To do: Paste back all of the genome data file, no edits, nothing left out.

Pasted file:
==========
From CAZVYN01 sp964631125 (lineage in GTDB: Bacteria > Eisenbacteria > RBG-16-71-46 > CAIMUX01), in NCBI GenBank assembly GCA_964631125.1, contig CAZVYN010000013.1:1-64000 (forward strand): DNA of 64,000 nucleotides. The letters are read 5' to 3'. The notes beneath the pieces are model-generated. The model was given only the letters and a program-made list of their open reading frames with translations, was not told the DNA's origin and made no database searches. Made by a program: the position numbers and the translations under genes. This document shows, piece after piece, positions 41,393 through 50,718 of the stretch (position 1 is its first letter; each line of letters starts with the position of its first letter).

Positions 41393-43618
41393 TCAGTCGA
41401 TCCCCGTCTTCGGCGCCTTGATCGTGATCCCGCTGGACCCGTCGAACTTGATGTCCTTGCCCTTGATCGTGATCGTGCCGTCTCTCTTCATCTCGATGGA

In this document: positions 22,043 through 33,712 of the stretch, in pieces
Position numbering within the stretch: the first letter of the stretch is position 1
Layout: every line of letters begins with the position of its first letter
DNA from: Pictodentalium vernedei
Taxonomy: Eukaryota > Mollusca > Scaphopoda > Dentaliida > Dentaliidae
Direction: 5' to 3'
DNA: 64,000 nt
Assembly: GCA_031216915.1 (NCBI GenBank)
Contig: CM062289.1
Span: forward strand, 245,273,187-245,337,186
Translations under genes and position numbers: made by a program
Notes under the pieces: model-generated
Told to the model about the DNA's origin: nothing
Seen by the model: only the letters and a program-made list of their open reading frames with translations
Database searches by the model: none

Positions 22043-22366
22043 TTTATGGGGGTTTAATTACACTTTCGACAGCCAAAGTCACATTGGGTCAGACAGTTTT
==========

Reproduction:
From CAZVYN01 sp964631125 (lineage in GTDB: Bacteria > Eisenbacteria > RBG-16-71-46 > CAIMUX01), in NCBI GenBank assembly GCA_964631125.1, contig CAZVYN010000013.1:1-64000 (forward strand): DNA of 64,000 nucleotides. The letters are read 5' to 3'. The notes beneath the pieces are model-generated. The model was given only the letters and a program-made list of their open reading frames with translations, was not told the DNA's origin and made no database searches. Made by a program: the position numbers and the translations under genes. This document shows, piece after piece, positions 41,393 through 50,718 of the stretch (position 1 is its first letter; each line of letters starts with the position of its first letter).

Positions 41393-43618
41393 TCAGTCGA
41401 TCCCCGTCTTCGGCGCCTTGATCGTGATCCCGCTGGACCCGTCGAACTTGATGTCCTTGCCCTTGATCGTGATCGTGCCGTCTCTCTTCATCTCGATGGA

In this document: positions 22,043 through 33,712 of the stretch, in pieces
Position numbering within the stretch: the first letter of the stretch is position 1
Layout: every line of letters begins with the position of its first letter
DNA from: Pictodentalium vernedei
Taxonomy: Eukaryota > Mollusca > Scaphopoda > Dentaliida > Dentaliidae
Direction: 5' to 3'
DNA: 64,000 nt
Assembly: GCA_031216915.1 (NCBI GenBank)
Contig: CM062289.1
Span: forward strand, 245,273,187-245,337,186
Translations under genes and position numbers: made by a program
Notes under the pieces: model-generated
Told to the model about the DNA's origin: nothing
Seen by the model: only the letters and a program-made list of their open reading frames with translations
Database searches by the model: none

Positions 22043-22366
22043 TTTATGGGGGTTTAATTACACTTTCGACAGCCAAAGTCACATTGGGTCAGACAGTTTT